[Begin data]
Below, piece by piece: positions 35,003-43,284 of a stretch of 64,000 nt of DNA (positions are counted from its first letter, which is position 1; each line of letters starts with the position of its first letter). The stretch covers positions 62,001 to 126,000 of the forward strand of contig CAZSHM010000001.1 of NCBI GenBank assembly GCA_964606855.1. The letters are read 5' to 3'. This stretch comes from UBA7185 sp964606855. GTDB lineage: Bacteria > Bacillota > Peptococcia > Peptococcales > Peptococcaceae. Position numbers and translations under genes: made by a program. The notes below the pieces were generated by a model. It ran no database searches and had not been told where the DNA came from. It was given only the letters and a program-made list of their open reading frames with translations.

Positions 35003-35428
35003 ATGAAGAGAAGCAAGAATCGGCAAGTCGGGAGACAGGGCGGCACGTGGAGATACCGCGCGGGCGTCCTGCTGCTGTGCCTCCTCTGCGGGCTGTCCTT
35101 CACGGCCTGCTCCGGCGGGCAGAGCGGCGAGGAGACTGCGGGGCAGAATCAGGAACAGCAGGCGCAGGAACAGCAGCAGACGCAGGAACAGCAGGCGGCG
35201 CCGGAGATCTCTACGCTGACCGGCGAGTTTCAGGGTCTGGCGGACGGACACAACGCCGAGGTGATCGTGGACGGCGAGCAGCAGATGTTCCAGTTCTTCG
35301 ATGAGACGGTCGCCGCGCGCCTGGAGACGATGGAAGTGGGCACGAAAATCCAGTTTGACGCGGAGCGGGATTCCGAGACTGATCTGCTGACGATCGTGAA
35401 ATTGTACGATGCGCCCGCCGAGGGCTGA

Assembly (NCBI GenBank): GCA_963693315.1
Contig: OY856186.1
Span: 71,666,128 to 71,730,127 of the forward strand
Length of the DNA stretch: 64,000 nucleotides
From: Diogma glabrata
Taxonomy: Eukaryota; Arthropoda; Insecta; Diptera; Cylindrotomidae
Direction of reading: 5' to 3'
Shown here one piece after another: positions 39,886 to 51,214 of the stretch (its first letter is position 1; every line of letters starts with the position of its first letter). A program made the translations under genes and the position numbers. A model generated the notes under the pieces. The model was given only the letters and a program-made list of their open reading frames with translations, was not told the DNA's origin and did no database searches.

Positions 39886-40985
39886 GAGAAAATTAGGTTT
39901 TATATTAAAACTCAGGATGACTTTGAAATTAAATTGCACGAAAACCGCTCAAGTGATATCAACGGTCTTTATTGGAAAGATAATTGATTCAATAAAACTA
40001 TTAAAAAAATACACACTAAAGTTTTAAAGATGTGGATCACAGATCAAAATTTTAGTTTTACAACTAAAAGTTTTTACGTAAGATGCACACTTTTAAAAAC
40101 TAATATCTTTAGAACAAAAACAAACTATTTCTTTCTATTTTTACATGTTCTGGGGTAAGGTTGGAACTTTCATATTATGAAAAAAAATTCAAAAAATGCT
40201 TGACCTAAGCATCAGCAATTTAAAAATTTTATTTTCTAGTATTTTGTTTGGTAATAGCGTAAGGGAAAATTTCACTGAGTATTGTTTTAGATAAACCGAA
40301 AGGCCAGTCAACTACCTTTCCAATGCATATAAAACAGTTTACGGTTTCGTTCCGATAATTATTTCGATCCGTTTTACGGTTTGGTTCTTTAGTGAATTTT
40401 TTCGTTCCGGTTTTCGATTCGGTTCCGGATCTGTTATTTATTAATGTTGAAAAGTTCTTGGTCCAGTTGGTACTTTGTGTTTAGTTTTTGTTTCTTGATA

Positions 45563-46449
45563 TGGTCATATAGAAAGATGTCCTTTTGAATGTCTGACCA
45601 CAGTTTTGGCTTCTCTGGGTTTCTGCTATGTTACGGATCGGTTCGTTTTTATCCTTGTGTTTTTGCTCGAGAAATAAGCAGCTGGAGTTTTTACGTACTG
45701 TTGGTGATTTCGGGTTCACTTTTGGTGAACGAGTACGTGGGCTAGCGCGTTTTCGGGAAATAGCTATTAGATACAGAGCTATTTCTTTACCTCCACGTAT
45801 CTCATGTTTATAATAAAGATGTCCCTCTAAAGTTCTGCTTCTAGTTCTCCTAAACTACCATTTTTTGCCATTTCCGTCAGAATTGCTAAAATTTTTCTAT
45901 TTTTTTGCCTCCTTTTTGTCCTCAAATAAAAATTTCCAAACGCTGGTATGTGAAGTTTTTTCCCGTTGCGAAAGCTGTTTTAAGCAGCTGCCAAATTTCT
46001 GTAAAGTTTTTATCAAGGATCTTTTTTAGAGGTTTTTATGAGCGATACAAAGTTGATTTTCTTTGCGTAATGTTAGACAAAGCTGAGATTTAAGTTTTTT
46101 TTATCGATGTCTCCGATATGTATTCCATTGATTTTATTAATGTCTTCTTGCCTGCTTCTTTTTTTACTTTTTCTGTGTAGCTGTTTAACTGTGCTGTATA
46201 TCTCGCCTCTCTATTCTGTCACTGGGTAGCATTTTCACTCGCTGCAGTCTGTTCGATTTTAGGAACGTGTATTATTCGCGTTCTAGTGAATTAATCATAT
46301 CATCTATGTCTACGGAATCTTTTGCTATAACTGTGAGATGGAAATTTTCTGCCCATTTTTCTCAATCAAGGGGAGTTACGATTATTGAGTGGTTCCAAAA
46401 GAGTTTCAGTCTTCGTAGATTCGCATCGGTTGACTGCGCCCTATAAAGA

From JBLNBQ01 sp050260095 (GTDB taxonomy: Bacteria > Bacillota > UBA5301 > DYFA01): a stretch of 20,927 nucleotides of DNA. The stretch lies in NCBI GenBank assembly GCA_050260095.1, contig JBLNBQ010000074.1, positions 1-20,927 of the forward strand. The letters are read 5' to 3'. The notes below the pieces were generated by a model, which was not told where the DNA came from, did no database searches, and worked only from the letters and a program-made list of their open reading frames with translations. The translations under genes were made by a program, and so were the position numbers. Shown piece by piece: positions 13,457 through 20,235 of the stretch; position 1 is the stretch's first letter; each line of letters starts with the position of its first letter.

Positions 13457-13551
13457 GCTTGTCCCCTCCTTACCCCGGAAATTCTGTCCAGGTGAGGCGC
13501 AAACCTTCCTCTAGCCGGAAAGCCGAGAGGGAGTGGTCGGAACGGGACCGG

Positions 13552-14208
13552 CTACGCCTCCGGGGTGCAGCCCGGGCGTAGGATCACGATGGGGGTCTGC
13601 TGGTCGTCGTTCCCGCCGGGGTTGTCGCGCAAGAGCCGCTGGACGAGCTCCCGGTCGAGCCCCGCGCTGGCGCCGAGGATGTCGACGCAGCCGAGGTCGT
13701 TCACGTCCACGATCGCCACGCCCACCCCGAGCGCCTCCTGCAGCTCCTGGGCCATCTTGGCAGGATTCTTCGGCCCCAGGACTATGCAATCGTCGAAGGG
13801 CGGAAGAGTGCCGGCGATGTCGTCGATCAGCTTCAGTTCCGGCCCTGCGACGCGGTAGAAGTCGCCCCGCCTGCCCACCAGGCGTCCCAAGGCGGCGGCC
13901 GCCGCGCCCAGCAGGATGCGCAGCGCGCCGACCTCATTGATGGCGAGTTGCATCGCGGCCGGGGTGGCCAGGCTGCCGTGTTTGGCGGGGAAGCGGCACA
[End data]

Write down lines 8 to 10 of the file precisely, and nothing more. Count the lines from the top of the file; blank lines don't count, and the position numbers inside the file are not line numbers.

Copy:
Assembly (NCBI GenBank): GCA_963693315.1
Contig: OY856186.1
Span: 71,666,128 to 71,730,127 of the forward strand